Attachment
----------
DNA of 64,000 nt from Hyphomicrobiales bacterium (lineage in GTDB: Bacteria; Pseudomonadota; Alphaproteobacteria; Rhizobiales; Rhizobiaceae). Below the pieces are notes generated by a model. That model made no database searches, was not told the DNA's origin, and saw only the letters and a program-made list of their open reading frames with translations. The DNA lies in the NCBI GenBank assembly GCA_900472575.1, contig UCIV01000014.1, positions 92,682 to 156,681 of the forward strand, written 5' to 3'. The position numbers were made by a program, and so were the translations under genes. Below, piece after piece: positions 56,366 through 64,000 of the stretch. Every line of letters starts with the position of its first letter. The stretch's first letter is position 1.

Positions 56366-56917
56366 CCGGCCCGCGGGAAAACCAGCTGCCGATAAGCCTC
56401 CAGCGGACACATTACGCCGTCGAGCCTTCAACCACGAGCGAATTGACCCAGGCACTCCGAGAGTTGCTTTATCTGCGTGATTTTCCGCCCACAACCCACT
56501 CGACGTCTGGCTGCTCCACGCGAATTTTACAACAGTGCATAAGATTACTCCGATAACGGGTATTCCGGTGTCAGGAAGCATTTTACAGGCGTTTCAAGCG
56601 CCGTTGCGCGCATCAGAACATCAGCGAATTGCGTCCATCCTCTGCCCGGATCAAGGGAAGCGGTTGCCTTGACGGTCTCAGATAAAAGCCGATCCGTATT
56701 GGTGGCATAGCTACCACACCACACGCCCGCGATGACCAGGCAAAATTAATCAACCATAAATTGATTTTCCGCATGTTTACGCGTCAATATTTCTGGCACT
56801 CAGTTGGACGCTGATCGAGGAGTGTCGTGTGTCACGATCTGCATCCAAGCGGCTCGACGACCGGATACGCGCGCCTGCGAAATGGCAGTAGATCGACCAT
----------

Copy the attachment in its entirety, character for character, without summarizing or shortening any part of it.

DNA of 64,000 nt from Hyphomicrobiales bacterium (lineage in GTDB: Bacteria; Pseudomonadota; Alphaproteobacteria; Rhizobiales; Rhizobiaceae). Below the pieces are notes generated by a model. That model made no database searches, was not told the DNA's origin, and saw only the letters and a program-made list of their open reading frames with translations. The DNA lies in the NCBI GenBank assembly GCA_900472575.1, contig UCIV01000014.1, positions 92,682 to 156,681 of the forward strand, written 5' to 3'. The position numbers were made by a program, and so were the translations under genes. Below, piece after piece: positions 56,366 through 64,000 of the stretch. Every line of letters starts with the position of its first letter. The stretch's first letter is position 1.

Positions 56366-56917
56366 CCGGCCCGCGGGAAAACCAGCTGCCGATAAGCCTC
56401 CAGCGGACACATTACGCCGTCGAGCCTTCAACCACGAGCGAATTGACCCAGGCACTCCGAGAGTTGCTTTATCTGCGTGATTTTCCGCCCACAACCCACT
56501 CGACGTCTGGCTGCTCCACGCGAATTTTACAACAGTGCATAAGATTACTCCGATAACGGGTATTCCGGTGTCAGGAAGCATTTTACAGGCGTTTCAAGCG
56601 CCGTTGCGCGCATCAGAACATCAGCGAATTGCGTCCATCCTCTGCCCGGATCAAGGGAAGCGGTTGCCTTGACGGTCTCAGATAAAAGCCGATCCGTATT
56701 GGTGGCATAGCTACCACACCACACGCCCGCGATGACCAGGCAAAATTAATCAACCATAAATTGATTTTCCGCATGTTTACGCGTCAATATTTCTGGCACT
56801 CAGTTGGACGCTGATCGAGGAGTGTCGTGTGTCACGATCTGCATCCAAGCGGCTCGACGACCGGATACGCGCGCCTGCGAAATGGCAGTAGATCGACCAT